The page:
A medical vial from a methadone clinic sits in a laneway behind a strip mall on Eglinton Ave. E. and Brimley Rd.

Medical Waste Dumped in Scarborough

Dozens of medical waste containers with patients’ names were discarded behind a Scarborough bar yesterday that is located near a methadone clinic.

“It is the first time I have ever seen anything like this. I worry about the health concerns because I don’t know what is in these containers and I’m certainly not going to touch them,” said Kevin Gassyt from the Tara Inn at Eglinton Ave. and Brimley Rd.

“Body fluids should be disposed of properly. If I was one of these patients I would have confidentiality concerns. If I was heading into a methadone clinic I wouldn’t want everyone to know.”

The First Step methadone clinic – just doors away from the Tara Inn – was closed yesterday afternoon and an official couldn’t be reached for comment.

The containers found are for urine collection, according to Starplex, the manufacturer.

“This is really bad. It sounds like a mistake has been made,” said Susan Finn with Starplex.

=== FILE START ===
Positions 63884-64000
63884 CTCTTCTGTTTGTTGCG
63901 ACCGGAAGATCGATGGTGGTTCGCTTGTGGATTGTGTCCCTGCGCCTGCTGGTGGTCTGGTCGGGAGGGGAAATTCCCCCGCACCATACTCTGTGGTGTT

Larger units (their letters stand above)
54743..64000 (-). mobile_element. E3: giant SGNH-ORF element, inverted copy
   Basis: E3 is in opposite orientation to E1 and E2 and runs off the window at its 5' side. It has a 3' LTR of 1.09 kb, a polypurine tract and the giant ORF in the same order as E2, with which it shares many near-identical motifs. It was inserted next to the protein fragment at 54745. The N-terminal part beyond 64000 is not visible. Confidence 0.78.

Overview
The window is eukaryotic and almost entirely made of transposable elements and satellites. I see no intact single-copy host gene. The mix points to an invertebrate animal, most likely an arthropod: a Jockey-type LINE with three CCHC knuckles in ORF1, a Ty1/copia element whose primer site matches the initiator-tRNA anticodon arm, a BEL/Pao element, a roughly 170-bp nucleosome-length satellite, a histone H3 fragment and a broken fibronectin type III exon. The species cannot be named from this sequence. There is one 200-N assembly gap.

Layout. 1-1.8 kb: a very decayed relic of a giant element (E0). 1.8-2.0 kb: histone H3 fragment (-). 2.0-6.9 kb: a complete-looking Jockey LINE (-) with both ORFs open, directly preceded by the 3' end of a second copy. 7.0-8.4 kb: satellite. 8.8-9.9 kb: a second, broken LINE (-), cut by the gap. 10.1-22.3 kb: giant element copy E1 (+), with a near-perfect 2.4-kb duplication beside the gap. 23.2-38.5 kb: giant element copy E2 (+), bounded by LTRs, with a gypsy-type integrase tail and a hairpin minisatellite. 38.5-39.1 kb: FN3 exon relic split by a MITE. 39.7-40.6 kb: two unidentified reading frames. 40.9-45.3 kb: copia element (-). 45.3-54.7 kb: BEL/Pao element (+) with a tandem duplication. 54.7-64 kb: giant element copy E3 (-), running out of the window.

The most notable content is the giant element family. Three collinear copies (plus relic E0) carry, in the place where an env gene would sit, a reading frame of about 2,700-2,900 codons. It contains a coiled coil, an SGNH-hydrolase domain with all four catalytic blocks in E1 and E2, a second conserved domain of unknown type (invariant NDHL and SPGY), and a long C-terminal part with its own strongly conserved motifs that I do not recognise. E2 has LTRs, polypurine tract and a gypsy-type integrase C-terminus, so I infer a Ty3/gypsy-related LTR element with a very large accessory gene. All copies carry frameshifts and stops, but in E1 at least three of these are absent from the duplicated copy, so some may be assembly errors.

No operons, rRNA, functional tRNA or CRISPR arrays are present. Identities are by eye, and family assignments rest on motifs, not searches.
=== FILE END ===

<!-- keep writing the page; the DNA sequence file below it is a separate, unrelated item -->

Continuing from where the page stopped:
Methadone clinics witness their clients urinating into the containers to test if they are clean and can receive their medication.

“These containers should be put into a biohazard bag and picked up by a biohazard waste management company,” Finn said.

The City of Toronto prohibits medical waste from being thrown away or taken to a city dump.

Staff at the office of city Councillor Adrian Heaps were notified about the problem and they had the solid waste department remove the containers.

People get very upset when they find medical waste and there are rules around the disposal, said Dr. Howard Shapiro with Toronto Public Health.

“There are two issues here. The fact that patients’ names are on the containers is a huge privacy issue and then it depends what is in the containers. Urine is one of the few body fluids that doesn’t contain illness. People may be concerned about disease but diseases such as HIV or hepatitis are not transmitted through urine,” Shapiro said.

“People don’t like to find medical waste, but when they see it they don’t tend to dive in.”

Read more: http://www.torontosun.com/news/torontoandgta/2010/01/13/12455251.html